Nanodiamonds in the sky
For decades, scientists have tried to understand what is the exact source of an unusual type of weak microwave glow coming from different parts of the Milky Way. An anomalous event is created by the energy released by rapidly rotating nanoparticles. They are so small that they challenge the detection of conventional microscopes.
The most likely culprit was considered to be a class of organic molecules called polycyclic aromatic hydrocarbons (PAHs) —carbon-based molecules found in interstellar space and characterized by clear, but weak IR light. Nanodiamonds - especially hydrogenated nanodiamonds, endowed with hydrogen-containing molecules on the surface.
A series of observations at the Green Bank radio telescope and the Australian ATCA telescope for the first time revealed three clear sources of anomalous luminescence. They turned out to be three protoplanetary disks around the young stars V892 Tau, HD 97048, and MWC 297. Scientists also noted that the IR light from the systems corresponded to a unique signature of nanodiamonds. But other protoplanetary disks in the Milky Way are endowed with a clear IR-signature of PAHs.
This leads to the idea that PAHs are not a mysterious source of anomalous microwave radiation, as previously thought. Most likely, the culprit can be called nanodiamonds, which are formed in a natural way in protoplanetary disks and are found on terrestrial meteorites. Statistically, the models also support the idea that nanodiamonds are present in abundant amounts around the newborn stars and are responsible for the anomalous microwave radiation found there. There is only one chance at 10,000 that this connection is random. For analysis, we studied 14 young stars in our galaxy and the anomaly is visible in 3 stars, which are also the only ones that demonstrate the spectral signature of hydrogenated nanodiamonds.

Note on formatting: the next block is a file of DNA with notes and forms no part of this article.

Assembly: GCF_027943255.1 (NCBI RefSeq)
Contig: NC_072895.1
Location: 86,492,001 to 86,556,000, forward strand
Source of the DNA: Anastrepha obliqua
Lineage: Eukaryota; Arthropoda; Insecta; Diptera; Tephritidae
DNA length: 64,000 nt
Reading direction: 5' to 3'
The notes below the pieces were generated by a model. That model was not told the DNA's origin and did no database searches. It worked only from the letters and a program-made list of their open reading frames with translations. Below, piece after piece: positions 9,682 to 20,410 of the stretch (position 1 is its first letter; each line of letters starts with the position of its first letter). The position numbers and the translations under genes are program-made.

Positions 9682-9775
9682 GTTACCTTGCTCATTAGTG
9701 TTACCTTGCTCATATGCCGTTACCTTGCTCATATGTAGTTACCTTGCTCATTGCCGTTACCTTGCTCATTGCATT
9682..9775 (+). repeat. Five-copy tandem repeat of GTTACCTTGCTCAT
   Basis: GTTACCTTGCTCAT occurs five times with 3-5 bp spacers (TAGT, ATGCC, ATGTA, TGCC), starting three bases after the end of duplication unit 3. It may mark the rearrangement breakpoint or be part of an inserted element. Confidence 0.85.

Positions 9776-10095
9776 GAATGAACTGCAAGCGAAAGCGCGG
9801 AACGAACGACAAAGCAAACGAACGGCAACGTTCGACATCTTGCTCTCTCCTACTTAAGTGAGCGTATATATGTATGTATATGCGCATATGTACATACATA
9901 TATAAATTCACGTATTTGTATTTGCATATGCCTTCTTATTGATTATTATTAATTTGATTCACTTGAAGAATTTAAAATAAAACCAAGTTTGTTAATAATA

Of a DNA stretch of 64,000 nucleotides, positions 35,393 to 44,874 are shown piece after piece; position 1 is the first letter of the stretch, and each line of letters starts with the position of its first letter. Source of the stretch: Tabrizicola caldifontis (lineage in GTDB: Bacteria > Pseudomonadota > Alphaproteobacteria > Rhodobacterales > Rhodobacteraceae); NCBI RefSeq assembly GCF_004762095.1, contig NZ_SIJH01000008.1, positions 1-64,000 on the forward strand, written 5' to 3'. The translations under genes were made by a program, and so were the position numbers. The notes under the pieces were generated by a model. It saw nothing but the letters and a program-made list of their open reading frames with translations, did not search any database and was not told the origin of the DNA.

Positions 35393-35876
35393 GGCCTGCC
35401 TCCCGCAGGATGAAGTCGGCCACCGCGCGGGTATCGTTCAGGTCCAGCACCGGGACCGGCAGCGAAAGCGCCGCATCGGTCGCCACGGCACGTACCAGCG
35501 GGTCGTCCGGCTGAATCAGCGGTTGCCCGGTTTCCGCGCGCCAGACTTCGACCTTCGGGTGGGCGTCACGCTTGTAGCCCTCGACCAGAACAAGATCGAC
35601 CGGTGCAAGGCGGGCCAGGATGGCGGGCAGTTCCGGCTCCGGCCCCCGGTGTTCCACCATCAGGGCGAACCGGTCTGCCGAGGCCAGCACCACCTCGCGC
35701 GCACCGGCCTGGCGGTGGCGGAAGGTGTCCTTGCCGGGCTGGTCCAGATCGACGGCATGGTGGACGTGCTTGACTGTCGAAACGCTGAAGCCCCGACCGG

All this is evidence in favor of the fact that the universe began with a period of inflation. If, after the Big Bang, the space has grown at a pace well ahead of the speed of light, then the trace of the inflation period should be considered in a kind of polarization of the CMB.
Nanodiamonds are formed from superheated carbon atoms and in highly activated regions of stellar birth. It does not look like industrial mining under terrestrial conditions. In astronomy, nanodiamonds are considered special, because their structure creates a “dipole moment” - the location of atoms, which allows them to release the EM rays during rotation. Such particles rotate at unusually high speeds, releasing rays in the microwave range.
Future devices, like Band 1 on ALMA, will allow to study this phenomenon in great detail. The researchers hope that having a physical model will allow us to come to an understanding faster.